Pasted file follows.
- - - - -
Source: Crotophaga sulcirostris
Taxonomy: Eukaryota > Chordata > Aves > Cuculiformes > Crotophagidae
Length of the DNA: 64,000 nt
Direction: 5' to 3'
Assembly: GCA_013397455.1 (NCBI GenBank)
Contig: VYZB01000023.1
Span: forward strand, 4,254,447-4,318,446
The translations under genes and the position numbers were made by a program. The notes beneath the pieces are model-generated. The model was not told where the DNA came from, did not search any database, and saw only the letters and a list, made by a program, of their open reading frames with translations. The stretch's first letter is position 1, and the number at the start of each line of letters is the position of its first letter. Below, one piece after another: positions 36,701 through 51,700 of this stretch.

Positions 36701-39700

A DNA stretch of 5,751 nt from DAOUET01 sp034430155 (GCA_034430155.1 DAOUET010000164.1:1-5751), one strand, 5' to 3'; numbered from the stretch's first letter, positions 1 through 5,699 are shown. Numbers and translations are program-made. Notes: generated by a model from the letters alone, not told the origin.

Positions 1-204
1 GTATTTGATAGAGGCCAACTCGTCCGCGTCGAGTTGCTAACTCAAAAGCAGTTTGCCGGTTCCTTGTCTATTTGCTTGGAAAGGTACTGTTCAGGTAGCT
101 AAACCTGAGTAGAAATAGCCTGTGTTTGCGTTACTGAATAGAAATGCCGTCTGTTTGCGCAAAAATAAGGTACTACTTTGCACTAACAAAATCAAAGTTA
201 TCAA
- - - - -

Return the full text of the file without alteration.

Source: Crotophaga sulcirostris
Taxonomy: Eukaryota > Chordata > Aves > Cuculiformes > Crotophagidae
Length of the DNA: 64,000 nt
Direction: 5' to 3'
Assembly: GCA_013397455.1 (NCBI GenBank)
Contig: VYZB01000023.1
Span: forward strand, 4,254,447-4,318,446
The translations under genes and the position numbers were made by a program. The notes beneath the pieces are model-generated. The model was not told where the DNA came from, did not search any database, and saw only the letters and a list, made by a program, of their open reading frames with translations. The stretch's first letter is position 1, and the number at the start of each line of letters is the position of its first letter. Below, one piece after another: positions 36,701 through 51,700 of this stretch.

Positions 36701-39700

A DNA stretch of 5,751 nt from DAOUET01 sp034430155 (GCA_034430155.1 DAOUET010000164.1:1-5751), one strand, 5' to 3'; numbered from the stretch's first letter, positions 1 through 5,699 are shown. Numbers and translations are program-made. Notes: generated by a model from the letters alone, not told the origin.

Positions 1-204
1 GTATTTGATAGAGGCCAACTCGTCCGCGTCGAGTTGCTAACTCAAAAGCAGTTTGCCGGTTCCTTGTCTATTTGCTTGGAAAGGTACTGTTCAGGTAGCT
101 AAACCTGAGTAGAAATAGCCTGTGTTTGCGTTACTGAATAGAAATGCCGTCTGTTTGCGCAAAAATAAGGTACTACTTTGCACTAACAAAATCAAAGTTA
201 TCAA